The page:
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AGO 1953 No. 4 - April 08, 1953
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Don Eastvold | 1953-1956 | Attorney General of Washington

IRRIGATION DISTRICTS ‑- ELECTIONS ‑- MANNER OF CHALLENGING THE QUALIFICATIONS OF A PERSON OFFERING TO VOTE IN AN IRRIGATION DISTRICT ELECTION.

The election procedure prescribed for irrigation districts being exclusive, contains no provision allowing the challenge of an individual offering to vote at either annual or special election.

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                                                                    April 8, 1953 

Honorable John N. Leavitt
Prosecuting Attorney
Okanogan County
Okanogan, Washington                                                                                                                  Cite as:  AGO 53-55 No. 4

 Dear Sir: 

            This is to acknowledge receipt of your request for an opinion of this office relative to the manner of challenging the qualifications of a person offering to vote at an annual or special election of an irrigation district organized under the provisions of Washington law.

             Our conclusions may be summarized as follows:

             The election procedure prescribed for irrigation districts, being exclusive, contains no provision allowing the challenge of an individual offering to vote at either annual or special elections.

                                                                      ANALYSIS

             In examining the election procedure prescribed for irrigation districts, we concur with your conclusion that there are no procedures set up specifically allowing the challenge of the vote of an individual offering to vote at either annual or special elections.

             In addition, RCW 87.01.095 specifically provides that:

             "All elections of irrigation districts, general or special, for any district purpose and in any county of the state shall be called, noticed, and conducted in accordance with the laws of the state, specifically relating to irrigation districts."

              [[Orig. Op. Page 2]]

            RCW 87.01.140 provides in part:

             " * * * the board [of directors] shall appoint for each precinct, from the electors thereof, one inspector and two judges, who shall constitute a board of election for the precinct.  * * *"

             RCW 87.01.150 provides in part:

             "The inspector shall be chairman of the election board, and may administer all oaths required in an election and shall appoint judges and clerks if any judge or clerk ceases to act.  Any member of the election board or any clerk thereof may administer and certify oaths required during the election.  * * *"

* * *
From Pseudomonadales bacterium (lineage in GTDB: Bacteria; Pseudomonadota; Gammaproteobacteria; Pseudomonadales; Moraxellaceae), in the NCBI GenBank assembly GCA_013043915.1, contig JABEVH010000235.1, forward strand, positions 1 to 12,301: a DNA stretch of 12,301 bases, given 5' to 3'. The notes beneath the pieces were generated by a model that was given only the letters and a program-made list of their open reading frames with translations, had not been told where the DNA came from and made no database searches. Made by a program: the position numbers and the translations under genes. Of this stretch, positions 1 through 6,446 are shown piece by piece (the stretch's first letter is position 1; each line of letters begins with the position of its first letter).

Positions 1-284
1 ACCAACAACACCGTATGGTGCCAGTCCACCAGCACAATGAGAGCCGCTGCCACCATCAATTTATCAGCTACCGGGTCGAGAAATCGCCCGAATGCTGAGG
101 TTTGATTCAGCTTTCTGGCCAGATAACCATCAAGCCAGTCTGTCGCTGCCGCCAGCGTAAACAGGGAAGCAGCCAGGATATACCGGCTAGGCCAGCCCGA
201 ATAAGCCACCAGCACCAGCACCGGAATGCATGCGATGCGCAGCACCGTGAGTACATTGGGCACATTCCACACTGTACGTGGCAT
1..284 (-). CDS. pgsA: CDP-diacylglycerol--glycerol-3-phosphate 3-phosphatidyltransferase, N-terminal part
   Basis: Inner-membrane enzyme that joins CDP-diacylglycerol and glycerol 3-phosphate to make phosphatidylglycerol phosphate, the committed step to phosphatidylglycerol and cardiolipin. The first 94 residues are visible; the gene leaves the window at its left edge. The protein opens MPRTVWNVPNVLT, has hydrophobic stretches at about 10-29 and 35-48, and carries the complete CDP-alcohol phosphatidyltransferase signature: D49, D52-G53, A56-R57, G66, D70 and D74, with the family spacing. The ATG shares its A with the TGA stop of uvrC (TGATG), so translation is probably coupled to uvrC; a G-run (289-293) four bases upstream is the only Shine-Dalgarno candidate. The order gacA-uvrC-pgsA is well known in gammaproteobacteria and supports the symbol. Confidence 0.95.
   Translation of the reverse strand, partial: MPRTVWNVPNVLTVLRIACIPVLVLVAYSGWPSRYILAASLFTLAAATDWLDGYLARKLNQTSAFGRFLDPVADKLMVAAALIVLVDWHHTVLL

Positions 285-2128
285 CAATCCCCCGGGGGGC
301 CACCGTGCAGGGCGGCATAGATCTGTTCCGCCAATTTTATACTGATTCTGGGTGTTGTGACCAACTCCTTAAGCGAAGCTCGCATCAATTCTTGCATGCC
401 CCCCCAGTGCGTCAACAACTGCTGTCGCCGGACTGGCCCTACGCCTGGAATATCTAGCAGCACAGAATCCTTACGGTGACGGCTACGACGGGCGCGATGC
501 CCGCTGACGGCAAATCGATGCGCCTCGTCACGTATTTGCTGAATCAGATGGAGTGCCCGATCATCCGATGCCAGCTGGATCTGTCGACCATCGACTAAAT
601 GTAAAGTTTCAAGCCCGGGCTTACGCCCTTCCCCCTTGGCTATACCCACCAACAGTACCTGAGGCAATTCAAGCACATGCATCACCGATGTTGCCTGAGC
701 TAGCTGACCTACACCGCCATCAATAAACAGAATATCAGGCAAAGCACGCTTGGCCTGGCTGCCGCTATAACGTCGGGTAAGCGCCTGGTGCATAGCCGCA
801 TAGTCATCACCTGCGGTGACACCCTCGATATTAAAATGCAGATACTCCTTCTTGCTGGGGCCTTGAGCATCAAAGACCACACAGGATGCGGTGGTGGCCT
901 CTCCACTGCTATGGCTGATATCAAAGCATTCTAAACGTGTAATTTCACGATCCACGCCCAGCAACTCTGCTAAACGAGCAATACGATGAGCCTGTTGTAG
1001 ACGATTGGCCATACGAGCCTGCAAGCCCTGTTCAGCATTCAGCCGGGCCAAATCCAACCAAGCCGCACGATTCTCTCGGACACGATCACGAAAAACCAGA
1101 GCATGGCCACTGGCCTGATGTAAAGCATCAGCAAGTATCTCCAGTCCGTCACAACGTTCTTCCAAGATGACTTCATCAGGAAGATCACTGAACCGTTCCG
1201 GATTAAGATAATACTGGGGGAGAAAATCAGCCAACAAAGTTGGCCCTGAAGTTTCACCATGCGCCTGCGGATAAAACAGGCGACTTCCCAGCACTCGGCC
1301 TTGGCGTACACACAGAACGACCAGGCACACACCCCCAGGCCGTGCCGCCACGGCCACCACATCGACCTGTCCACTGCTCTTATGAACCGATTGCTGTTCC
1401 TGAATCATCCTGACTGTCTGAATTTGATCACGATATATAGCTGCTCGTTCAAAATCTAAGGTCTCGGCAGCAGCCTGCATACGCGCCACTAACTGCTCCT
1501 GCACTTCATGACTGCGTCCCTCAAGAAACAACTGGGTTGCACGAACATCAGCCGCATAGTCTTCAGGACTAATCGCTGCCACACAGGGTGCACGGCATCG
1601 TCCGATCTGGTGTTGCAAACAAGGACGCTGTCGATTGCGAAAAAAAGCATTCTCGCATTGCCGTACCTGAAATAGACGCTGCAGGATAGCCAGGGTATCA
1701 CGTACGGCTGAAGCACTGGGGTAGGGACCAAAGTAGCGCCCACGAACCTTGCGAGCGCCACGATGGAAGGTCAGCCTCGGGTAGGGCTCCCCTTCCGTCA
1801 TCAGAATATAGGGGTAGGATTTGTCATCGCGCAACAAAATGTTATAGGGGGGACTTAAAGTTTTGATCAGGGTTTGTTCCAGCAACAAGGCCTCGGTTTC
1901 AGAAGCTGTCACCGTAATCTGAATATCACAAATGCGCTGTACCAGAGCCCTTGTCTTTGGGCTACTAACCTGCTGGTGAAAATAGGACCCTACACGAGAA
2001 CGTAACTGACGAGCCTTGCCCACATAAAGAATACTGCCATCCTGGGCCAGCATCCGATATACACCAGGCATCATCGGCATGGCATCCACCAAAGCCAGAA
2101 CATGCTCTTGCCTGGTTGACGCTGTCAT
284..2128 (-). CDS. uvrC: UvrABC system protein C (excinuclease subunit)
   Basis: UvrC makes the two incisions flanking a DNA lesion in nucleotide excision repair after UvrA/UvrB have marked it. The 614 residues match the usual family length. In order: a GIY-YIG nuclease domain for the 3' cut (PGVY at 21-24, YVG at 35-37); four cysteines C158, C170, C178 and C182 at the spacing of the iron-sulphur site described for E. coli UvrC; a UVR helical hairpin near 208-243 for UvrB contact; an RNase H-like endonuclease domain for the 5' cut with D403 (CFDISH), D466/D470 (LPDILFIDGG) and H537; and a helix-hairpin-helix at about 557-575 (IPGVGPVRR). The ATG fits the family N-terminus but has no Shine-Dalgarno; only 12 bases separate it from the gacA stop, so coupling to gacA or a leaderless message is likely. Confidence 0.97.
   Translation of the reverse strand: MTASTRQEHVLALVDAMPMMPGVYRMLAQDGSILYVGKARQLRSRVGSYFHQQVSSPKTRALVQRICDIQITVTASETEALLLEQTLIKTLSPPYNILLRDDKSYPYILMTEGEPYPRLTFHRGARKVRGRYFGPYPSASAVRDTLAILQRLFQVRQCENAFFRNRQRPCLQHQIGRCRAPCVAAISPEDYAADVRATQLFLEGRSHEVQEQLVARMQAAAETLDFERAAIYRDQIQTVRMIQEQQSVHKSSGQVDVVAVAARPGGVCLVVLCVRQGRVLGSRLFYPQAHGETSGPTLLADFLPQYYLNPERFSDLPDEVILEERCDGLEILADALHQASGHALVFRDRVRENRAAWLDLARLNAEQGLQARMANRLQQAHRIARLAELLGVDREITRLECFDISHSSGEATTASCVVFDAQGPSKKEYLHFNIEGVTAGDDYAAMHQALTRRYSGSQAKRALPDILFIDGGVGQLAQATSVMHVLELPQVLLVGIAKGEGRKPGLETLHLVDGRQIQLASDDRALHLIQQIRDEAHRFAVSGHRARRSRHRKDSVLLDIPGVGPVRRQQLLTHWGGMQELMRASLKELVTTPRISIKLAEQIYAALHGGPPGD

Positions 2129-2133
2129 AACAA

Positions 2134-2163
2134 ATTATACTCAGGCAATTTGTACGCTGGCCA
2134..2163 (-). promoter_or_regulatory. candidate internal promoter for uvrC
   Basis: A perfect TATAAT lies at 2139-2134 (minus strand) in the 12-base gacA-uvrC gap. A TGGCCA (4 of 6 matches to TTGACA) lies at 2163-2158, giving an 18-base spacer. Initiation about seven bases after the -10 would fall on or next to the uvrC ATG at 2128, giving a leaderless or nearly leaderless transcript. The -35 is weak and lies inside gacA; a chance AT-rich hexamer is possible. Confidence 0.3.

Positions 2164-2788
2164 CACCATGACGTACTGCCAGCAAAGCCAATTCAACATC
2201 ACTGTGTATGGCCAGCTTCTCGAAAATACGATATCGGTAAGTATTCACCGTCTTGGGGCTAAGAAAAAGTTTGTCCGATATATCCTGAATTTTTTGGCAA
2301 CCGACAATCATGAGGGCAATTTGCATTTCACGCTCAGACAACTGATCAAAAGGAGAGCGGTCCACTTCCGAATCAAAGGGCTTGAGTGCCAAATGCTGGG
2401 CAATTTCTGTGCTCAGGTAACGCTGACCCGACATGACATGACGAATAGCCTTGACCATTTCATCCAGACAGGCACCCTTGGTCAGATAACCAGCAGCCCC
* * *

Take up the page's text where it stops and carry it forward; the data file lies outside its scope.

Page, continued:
The system of elections in the United States is not of common law origin; the subject is entirely statutory, and the exercise of the right of suffrage is, in all states, regulated by constitutional and statutory provisions.  Taylor v. Beckham, 178 U.S. 548;State v. Superior Court of King County, 71 Wash. 503, 128 Pac. 83;Nalinowski v. Tilley, 147 Wash. 405, 266 Pac. 166.  It is our opinion, therefore, that if the person applying to vote in the irrigation district election is plainly lacking in any of the prescribed qualifications as set forth in RCW 87.01.090, the officers, as part of their inherent powers as election officials, may refuse to receive his vote.

             The text writers indicate that it is the prevailing view that the acts of election officials in receiving and rejecting votes are ministerial, and that the oath taken is conclusive evidence on which the officers must act.  They are not at liberty to refuse to administer the oath or to receive the vote after the oath is taken, and they have no power to pass upon the question of the truth or falsehood of the oath.  See 18 Am.Jur. 327, Elections, § 217.  Thus, if the voter at the election offers his vote to the inspector or election officers and, if challenged, takes the necessary oath, it is the duty of the inspector to receive his vote.  If the law ought to be otherwise, the change should be made by the legislature.  Whitten v. Silverman, 105 Wash. 238, 177 Pac. 737.

             We direct your attention, however, toState ex rel. Holt v. Hamilton, 118 Wash. 91, 202 Pac. 971, which involved a proceeding in quo warranto, seeking to oust a director of an irrigation district upon the grounds that his election to office was secured by votes of certain individuals whose only interest in the land embraced within the district was by reason of certain contracts of purchase held by them.  Although the voters were determined to be qualified, at page 92 our court held that the proceedings in quo warranto were proper.

             It is therefore our opinion that a proceeding of this nature would be the general procedure to be followed by the election board of the district relative to  [[Orig. Op. Page 3]] challenging votes of individuals offering to vote at either a special or annual election of an irrigation district.

 Very truly yours,
DON EASTVOLD
Attorney General 

PHYLLIS DOLVIN
Assistant Attorney General

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